Sunday, November 26, 2023



 Open for Interpretation: A Doctor's Journey into Astrology by Alicia Blando, M.D.

(She Writes Press, 2023)





Healing wisdom and traditions expand outside the confines of scientific knowledge. With her training in Western medicine, Alicia Blando, M.D., shares her journey in exploring the divination arts to find meaning in her personal life and service to her patients. The physician was a young trainee in New York during the height of the HIV/AIDS epidemic in the 1980s. Blando, who emigrated as a child with her family from the Philippines, discusses her Catholic upbringing and singular focus on academic success in telling the story of using astrology to make sense of one’s past and predicting life circumstances. 


Blando’s style of writing is straightforward, relatable, and engaging, as she shared her reflections on preserving cultural legacy and identity as a U.S.-trained physician. Life transitions led her to question the limitations of her medical training and go deeper into the self. She chronicles her journey of discovery through learning and traveling to Peru, Belize, and Bolivia to solidify her understanding of the spiritual path. In addition to astrology, Blando also explored the practices of shamanism, numerology, psychic reading, tarot reading, channeling psychic energies, palmistry, and more. As she broadened her understanding of esoteric traditions, she also expanded her understanding of multiple healing modalities. While she primarily treated her patients with Western medicine, she nurtured a curiosity about Indigenous healing practices. With intentionality, she began integrating complementary medicine into her healing practices.


I read Blando’s memoir from the lens of my Protestant upbringing in a Roman Catholic country. I fully understand the limiting beliefs that come from a Christian point of view. In my experience, the all-embracing spiritual practices of our people involve casual astrology, faith healing, plant medicine, the use of oils and concoctions, spells and prayers, and other Indigenous modalities. This memoir is enlightening for anyone curious about a medical doctor’s inquiry about divination practices. Blando relays her triumphs and challenges in clinical care, meaningful serendipitous interactions, and life-changing friendships. In investigating different types of knowledge, Blando applies a rational approach to understanding the psychic or medium’s intuitive skills and offers tangible concepts and rules related to astrology. As a fellow Filipino-American, I appreciated Blando’s candid musings about our shared cultural backgrounds, particularly her discussion about unyielding gender expectations. Her story proves that one can cultivate varied interests while maintaining the integrity of one’s life purpose. She extends a challenge and invitation to find what speaks to our hearts and minds and pursue our curiosity.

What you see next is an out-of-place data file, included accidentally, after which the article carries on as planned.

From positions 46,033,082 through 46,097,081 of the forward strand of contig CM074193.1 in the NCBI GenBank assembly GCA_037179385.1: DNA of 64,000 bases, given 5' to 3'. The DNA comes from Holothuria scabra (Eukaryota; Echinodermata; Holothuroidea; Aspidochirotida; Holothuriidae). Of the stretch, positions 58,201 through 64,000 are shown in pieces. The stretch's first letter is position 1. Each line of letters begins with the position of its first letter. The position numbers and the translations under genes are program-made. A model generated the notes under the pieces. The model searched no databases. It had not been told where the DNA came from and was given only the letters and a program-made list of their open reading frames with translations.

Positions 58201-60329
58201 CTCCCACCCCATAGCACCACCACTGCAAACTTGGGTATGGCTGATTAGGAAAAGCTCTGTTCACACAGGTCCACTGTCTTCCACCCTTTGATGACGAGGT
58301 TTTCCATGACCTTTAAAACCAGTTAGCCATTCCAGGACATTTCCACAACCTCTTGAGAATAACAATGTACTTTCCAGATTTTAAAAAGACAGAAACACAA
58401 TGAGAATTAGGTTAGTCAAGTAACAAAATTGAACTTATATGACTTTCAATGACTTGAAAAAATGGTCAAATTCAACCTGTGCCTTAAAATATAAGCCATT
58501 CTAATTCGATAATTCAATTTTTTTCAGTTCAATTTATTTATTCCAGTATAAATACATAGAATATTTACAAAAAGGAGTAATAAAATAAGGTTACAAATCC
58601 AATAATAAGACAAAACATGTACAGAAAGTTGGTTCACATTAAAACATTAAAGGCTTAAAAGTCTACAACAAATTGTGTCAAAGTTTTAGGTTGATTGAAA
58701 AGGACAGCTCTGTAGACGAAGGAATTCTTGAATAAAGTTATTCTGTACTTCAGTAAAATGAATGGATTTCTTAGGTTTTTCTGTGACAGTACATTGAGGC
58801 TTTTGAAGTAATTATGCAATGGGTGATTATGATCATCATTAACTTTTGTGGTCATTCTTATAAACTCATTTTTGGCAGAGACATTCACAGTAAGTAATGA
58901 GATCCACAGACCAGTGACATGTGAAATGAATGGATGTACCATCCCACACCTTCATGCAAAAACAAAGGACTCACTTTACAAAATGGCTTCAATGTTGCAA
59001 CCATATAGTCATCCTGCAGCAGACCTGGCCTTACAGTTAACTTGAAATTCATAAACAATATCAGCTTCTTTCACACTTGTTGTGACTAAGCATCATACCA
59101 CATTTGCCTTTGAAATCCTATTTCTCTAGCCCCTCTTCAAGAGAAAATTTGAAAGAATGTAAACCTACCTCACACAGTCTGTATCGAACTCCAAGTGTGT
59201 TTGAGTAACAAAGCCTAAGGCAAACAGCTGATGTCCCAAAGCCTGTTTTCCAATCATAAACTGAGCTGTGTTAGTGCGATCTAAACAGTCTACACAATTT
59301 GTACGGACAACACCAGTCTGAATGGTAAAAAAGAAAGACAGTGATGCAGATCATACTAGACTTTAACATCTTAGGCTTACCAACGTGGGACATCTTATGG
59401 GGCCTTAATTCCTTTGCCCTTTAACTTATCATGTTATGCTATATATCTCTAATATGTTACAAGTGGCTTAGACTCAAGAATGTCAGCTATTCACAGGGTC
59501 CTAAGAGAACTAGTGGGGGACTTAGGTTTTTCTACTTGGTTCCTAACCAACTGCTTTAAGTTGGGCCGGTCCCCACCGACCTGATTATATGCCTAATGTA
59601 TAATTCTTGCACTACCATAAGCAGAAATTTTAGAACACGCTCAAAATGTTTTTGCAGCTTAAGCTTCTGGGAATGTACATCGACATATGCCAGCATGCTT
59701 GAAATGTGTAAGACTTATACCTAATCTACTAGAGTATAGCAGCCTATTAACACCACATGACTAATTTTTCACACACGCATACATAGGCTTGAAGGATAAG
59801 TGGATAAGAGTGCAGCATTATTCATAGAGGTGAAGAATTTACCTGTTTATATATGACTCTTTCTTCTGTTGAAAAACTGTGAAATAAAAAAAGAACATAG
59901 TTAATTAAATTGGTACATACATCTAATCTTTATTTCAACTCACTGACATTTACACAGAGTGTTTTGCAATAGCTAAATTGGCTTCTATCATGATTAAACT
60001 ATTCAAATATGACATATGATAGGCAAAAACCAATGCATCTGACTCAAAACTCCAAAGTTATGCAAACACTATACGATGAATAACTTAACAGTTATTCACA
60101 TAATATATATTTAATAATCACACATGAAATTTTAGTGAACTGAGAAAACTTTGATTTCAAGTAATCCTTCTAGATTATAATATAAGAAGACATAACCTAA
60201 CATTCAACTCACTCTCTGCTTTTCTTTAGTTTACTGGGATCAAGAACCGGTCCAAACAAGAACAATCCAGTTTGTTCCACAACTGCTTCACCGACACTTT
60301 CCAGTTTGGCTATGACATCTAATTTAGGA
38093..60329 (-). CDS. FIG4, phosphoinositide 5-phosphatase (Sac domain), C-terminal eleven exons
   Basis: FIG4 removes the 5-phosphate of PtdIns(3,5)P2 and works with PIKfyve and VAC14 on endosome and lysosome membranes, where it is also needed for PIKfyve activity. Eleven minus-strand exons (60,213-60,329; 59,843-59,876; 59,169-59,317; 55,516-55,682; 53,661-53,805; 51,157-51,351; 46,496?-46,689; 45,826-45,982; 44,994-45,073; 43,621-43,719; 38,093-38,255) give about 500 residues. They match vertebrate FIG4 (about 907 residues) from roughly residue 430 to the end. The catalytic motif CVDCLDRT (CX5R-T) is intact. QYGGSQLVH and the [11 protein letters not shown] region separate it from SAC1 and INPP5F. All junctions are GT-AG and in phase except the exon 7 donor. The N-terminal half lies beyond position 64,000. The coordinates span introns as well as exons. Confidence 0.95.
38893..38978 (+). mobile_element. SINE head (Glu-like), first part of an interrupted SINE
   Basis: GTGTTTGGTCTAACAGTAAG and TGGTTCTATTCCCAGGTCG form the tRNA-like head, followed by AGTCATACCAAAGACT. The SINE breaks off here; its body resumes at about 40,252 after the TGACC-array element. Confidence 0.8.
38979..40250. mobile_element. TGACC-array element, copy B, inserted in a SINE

Maileen Hamto was raised in a close-knit, insular Protestant church in Catholic Philippines. For more than 16 years, Maileen attended Thursday and Sunday services in a church where one has to note attendance by turning over a name card and where women sat separately from the men. Choir members wore white robes. The pastor recited prayers tearfully, with eyes closed. Spending a lot of time in her Lola’s (Mommy) house, she relished the scent of sampaguita garlands adorning the Santo Niños. She found it remarkable that Mommy also kept a statue of a fat, happy Buddha in her kitchen. The experience of being uprooted from the homeland inspired Maileen to embark on a lifelong journey of decolonization, to unlearn her colonial mindset. Through friends and lovers, she is grateful to learn about Sufism, Hinduism, and Ordo Templi Orientis. She is a longtime student of Buddhism, primarily in the Theravada tradition. As she expands her understanding of how Buddhism spread across Asia, the magical practices of Vajrayana offer a curious string. 



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